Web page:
Amaravati sculptures - breath-taking Buddhist artifacts of Andhra Pradesh

 India, home to Buddhism, has numerous Buddhist shrines across the country,  particularly in the north and north eastern states.  Among the Buddhist sites one of the oldest, largest and most important   is  the  fascinating and awe-inspiring  Great Shrine of Amaravati, founded  far back in  200 BC. Amaravati is now in the state of Andhra  The sculptures  include  richly carved relief panels showing narrative episodes  from the life of the Buddha, as well as Buddhist emblems and symbols. They were used to decorate the outside of the stupa   sculpted on the railing that surrounded the walkway. In the olden days the decoration of the  stupa  was funded by ardent devotees and the  stone inscriptions carry details of such gifts. 

Amaravati sculptures British

Amaravati sculptures British

British Museum, London.


British museum London Amaravati gallery

Amaravati sculpture,

Above image: Railing crossbar medallions. 100 A.D. – 200 A.D.

 Amaravati sculpture, British museum.

Above image:  Drum slab depicting the Birth of Buddha. Top right – Queen Maya, Buddha’s mother, dreaming.  Top left – The King and Queen listen to soothsayer interpretation. Bottom right – Footprints on the cloth mark the birth of future Buddha. Bottom left – Future Buddha is presented to the clan deity
Circa 50 B.C. – 100 A.D..........................

 Amaravati sculpture, British

Above image:   With flatter carvings compared to most of the sculpture on display, it is widely thought this railing is part of the earliest phase of Amaravati stupa construction. 50 B.C. – 1 B.C  credit:

In the famous British museum in London, a storehouse of Indian artifacts, bronze idols, etc.,  the  Amaravati sculptures occupy a pride of place as a separate gallery often known as  Eliot Marbles’ because  Sir Walter Elliot of English company attached to the Madras Presidency  in the 1840s was mainly responsible for their  excavation and careful preservation Aesthetically displayed in  London museum the Elliot marbles are commonly called Amaravati collections or Amaravati marbles these include a    roughly 120 exquisite sculptures and inscriptions carefully collected  from the ancient Amaravati site near Guntur, AP.  It is to be borne in mind the rock is not marble and actually the sculptures are carved out of limestone works .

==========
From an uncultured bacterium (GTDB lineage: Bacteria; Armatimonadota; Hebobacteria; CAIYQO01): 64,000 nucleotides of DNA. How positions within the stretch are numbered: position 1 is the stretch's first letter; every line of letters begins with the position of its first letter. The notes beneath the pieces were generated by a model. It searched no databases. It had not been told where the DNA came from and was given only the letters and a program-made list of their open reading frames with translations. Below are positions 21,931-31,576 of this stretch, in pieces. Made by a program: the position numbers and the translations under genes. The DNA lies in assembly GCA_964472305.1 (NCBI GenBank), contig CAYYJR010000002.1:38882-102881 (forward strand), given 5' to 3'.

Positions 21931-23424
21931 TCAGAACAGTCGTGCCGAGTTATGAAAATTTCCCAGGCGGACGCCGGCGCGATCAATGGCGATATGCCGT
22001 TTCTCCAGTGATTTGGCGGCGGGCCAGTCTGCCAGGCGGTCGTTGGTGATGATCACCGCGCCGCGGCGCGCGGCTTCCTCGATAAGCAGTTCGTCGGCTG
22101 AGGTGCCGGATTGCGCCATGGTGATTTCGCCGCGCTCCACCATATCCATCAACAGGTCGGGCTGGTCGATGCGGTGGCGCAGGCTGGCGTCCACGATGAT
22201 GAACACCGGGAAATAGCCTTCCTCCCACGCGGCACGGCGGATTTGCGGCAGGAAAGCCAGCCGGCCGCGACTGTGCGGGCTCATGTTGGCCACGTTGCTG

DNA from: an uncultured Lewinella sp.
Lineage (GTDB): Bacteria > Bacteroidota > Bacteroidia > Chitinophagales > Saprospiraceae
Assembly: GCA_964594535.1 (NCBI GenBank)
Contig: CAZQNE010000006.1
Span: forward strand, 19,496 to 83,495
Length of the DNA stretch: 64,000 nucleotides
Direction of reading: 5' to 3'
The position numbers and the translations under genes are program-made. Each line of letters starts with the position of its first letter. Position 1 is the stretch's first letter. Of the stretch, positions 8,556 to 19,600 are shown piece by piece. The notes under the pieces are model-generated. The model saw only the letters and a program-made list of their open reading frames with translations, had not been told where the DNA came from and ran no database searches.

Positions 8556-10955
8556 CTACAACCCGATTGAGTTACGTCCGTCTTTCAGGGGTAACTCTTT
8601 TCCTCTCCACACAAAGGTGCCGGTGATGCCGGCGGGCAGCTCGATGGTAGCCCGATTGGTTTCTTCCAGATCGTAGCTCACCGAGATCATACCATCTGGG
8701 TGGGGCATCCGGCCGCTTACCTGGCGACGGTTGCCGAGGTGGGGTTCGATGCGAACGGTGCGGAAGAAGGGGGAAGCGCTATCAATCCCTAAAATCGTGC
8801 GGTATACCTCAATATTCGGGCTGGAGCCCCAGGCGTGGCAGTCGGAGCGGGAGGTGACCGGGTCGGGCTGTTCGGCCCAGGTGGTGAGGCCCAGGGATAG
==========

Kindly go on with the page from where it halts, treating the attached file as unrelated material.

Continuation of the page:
The sculptures that are on display  are of different types  such as  ‘toranams’,  gateways, pillars, cross bars, copings, drum panels, guardian lions, and several miscellaneous pieces.  The richly figurative works in relief with several crowded scenes illustrating the Buddhist Jataka tales are attractive ones..    No doublet, these pretty old marble sculptures bear testimony to the rich  Buddhist cultural heritage and ethos.

The much acclaimed Amaravati sculptures, commonly called Amaravati collections or Amaravati marbles, is a series of nearly 120 exquisite sculptures and inscriptions collected from the ancient Amaravati site near Guntur and aesthetically displayed in British Museum, London. The Amaravati sculptures in British museum are also known as ‘Elliot Marbles’, on account of their association with Sir Walter Elliot, who caused their excavation in 1840s

The earliest explorations at Amaravati were conducted by Col. Colin Mackenzie, a native of Scotland of the British army (of the Madras presidency)  was the  first one  who did excavations at Amaravati using the army in 1798. This was followed by  Walter Elliot, who evinced great interest in the unique discovery and undertook  large scale excavations at Amaravati in 1845 and shifted the rare excavated items to Madras  Ft. St. George and later  to the museum in Egmore.